Daily, we are told that Boris Johnson cannot possibly survive. Daily, he does. That is the major story. That is what needs to be understood. The serial scandal and blunders are newsworthy. But they are not the most interesting thing about the Boris Johnson saga. What is interesting is his survival. Not what has happened under his premiership, but how it has been allowed to happen. Not what he has done or what has been done in his name and with his authority or consent or knowledge, but how he and his accomplices have got away with it. And continue to do so.
When was the first time you saw a headline in The National declaring that Johnson’s days were numbered? My bet is that it was closer to two years ago than two weeks or months ago. The predictions of Boris’s imminent demise are now part of the daily fare served up to us by Scotland’s only pro-independence newspaper as well as the SNP, the First Minister, the Scottish Government and an army of social media parrots who unthinkingly and endlessly repeat these declarations apparently oblivious to the fact that they said precisely the same thing yesterday and the day before and the day before that and….
Everybody is asking how long can Boris Johnson hold out. The much more probing question asks how has he managed to hold out as long as he has.
If The National’s editor, Callum Baird, is looking for a truly sensational headline – made all the more startling by its veracity – he could do a lot worse that a big, bold, shock-horror banner stating that there is no sign of Boris Johnson either resigning or being removed from office. The commentary and analysis below this headline would focus on questions such as what Johnson’s against-all-odds survival tells us about the man. And what it tells us about the British political system. Granting that the customary headlines are correct insofar as they imply that Johnson should fall, the intriguing and telling speculation relates not to the question of when this will happen, but why it has not happened already.
Rather than opining with an all too familiar smug complacency that Boris Johnson won’t be around much longer, our politicians would do better to wonder what it would actually take to bring about the downfall of a Boris Johnson. Not because his departure has any significant implications for Scotland or the fight to restore our independence, but because his continuing reign says something very significant about the nature of executive power in the British state. Consider this! If, as is evident, we cannot set any store at all by the oft-repeated assertion that Boris is about to go, how much trust might we sensibly invest in the perhaps even more often rehearsed assurance that he/they cannot possibly continue to deny Scotland’s right of self-determination?
There is nothing overtly Machiavellian about Johnson’s remarkable capacity for survival. Unless the Machiavelli in question is an Italian bulldozer-driver rather than the political operator of great renown. He gets by not with deft dodging and weaving but by barging through his days in office as if oblivious to the scandal that surround him and seemingly impervious to them. If he has one of those inspirational plaques on his desk it should read ‘IGNORE IT AND IT WILL GO AWAY!’. Mostly, he ignores the ugly revelations. Mostly, they go away. Or at least reach the limits of the public’s attention span. We’re told he’s doing this and/or that to divert attention from this and/or that scandal. He doesn’t have to. The next scandal serves well enough as a distraction from the last one. Which suggests that all a corrupt and incompetent British Prime Minister needs to survive against all odds is a never-ending series of scandals. Which seems to accord with what we are witnessing.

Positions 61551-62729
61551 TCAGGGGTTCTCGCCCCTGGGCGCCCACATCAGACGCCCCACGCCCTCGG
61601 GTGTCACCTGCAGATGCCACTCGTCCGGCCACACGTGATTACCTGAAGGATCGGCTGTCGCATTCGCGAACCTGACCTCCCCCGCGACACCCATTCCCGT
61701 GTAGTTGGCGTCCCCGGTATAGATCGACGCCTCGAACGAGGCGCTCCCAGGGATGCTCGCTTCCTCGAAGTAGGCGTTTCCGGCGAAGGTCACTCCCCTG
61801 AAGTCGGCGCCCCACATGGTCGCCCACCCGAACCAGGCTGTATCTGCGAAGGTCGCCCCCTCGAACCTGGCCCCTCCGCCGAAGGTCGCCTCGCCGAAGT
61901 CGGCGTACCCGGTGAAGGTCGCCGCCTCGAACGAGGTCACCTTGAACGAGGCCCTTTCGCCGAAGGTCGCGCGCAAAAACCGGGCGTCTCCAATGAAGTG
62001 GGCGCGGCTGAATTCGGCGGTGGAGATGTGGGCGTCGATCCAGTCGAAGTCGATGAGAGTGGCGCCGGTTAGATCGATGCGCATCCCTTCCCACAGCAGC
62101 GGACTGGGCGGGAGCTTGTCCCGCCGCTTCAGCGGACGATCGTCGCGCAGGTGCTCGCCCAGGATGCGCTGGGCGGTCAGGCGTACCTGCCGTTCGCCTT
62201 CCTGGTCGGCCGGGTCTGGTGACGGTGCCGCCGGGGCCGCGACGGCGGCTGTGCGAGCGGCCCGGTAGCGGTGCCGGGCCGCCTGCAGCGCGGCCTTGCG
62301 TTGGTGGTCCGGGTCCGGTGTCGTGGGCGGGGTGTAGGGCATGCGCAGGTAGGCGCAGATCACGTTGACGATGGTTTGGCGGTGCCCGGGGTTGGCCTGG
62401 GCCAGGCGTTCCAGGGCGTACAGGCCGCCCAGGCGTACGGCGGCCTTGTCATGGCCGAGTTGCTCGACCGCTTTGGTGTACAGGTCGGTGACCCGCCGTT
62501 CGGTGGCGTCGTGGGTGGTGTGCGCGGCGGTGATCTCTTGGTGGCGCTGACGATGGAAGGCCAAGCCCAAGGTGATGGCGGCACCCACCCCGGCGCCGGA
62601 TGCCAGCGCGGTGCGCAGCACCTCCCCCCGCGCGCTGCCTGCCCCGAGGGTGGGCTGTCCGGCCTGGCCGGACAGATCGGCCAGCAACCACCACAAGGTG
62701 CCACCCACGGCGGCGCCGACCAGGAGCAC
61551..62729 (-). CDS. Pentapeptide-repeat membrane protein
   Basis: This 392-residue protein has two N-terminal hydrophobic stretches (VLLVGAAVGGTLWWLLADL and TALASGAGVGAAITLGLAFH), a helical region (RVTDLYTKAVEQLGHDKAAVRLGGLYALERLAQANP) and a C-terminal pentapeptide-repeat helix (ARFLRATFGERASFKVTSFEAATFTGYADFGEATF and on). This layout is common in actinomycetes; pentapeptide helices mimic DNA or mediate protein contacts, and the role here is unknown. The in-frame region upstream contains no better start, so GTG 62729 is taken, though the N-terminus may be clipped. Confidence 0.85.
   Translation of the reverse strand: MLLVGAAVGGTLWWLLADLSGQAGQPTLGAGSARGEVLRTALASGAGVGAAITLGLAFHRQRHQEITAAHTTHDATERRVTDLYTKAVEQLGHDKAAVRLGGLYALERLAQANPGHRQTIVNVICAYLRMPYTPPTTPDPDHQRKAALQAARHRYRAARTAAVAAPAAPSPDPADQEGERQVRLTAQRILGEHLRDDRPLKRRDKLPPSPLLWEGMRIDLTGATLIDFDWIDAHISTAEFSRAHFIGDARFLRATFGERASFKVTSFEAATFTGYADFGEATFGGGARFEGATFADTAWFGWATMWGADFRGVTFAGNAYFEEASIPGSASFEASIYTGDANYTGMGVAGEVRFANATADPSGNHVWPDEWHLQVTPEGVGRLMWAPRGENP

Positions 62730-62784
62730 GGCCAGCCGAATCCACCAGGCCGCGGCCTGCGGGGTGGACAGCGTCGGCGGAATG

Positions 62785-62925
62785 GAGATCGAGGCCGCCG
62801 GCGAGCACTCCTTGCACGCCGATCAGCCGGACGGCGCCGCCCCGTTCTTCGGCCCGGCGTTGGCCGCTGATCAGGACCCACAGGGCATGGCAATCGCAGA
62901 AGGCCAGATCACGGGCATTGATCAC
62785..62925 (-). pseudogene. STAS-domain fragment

Is it Johnson’s bulldozing abilities alone which allow him to survive? That seems unlikely. Surely it would also require a political environment in which such an approach could operate and be effective. The political system would have to lack the checks and balances on executive power that would normally be expected to block the path of the bulldozer and unseat the driver. Boris Johnson’s continuing survival can only be possible because the machinery of British democracy is too badly broken to prevent it.
As if this wasn’t bad enough, the news gets worse. Because while the serial scandals might be expected to weaken Johnson’s grip on power, this is more than compensated for by the fact that surviving those scandals makes him stronger. His ability to survive improves with every day he survives. Surviving one more day is all he needs to do to win the support of colleagues who admire the ability to survive infinitely more than they abhor the incompetence and corruption. Building a formidable reputation as a survivor also deters would-be challengers. Few things will hinder a political career more effectively than having gone against the individual who is still in a position to help or hinder a political career.
As I write, and whatever the media may be saying to the contrary, there is no good reason to suppose Boris Johnson won’t remains British Prime Minister for as long as he wishes. at some woefully belated point people will start to realise that they’ve seen the headlines predicting Boris’s doom before. More than once! This realisation might provoke revolution against the system which enables such as Boris Johnson. But it is much more likely to prompt weary resignation and moving on to the next distraction.
Here’s another question to trouble all but the terminally complacent. If the British Prime Minister has the power to survive as Boris Johnson has, what is to stop them doing as they will with Scotland?
EDIT: As I wrote the above earlier this morning the thought occurred to me that it would be amusing if Callum Baird pre-empted my advice. Well…
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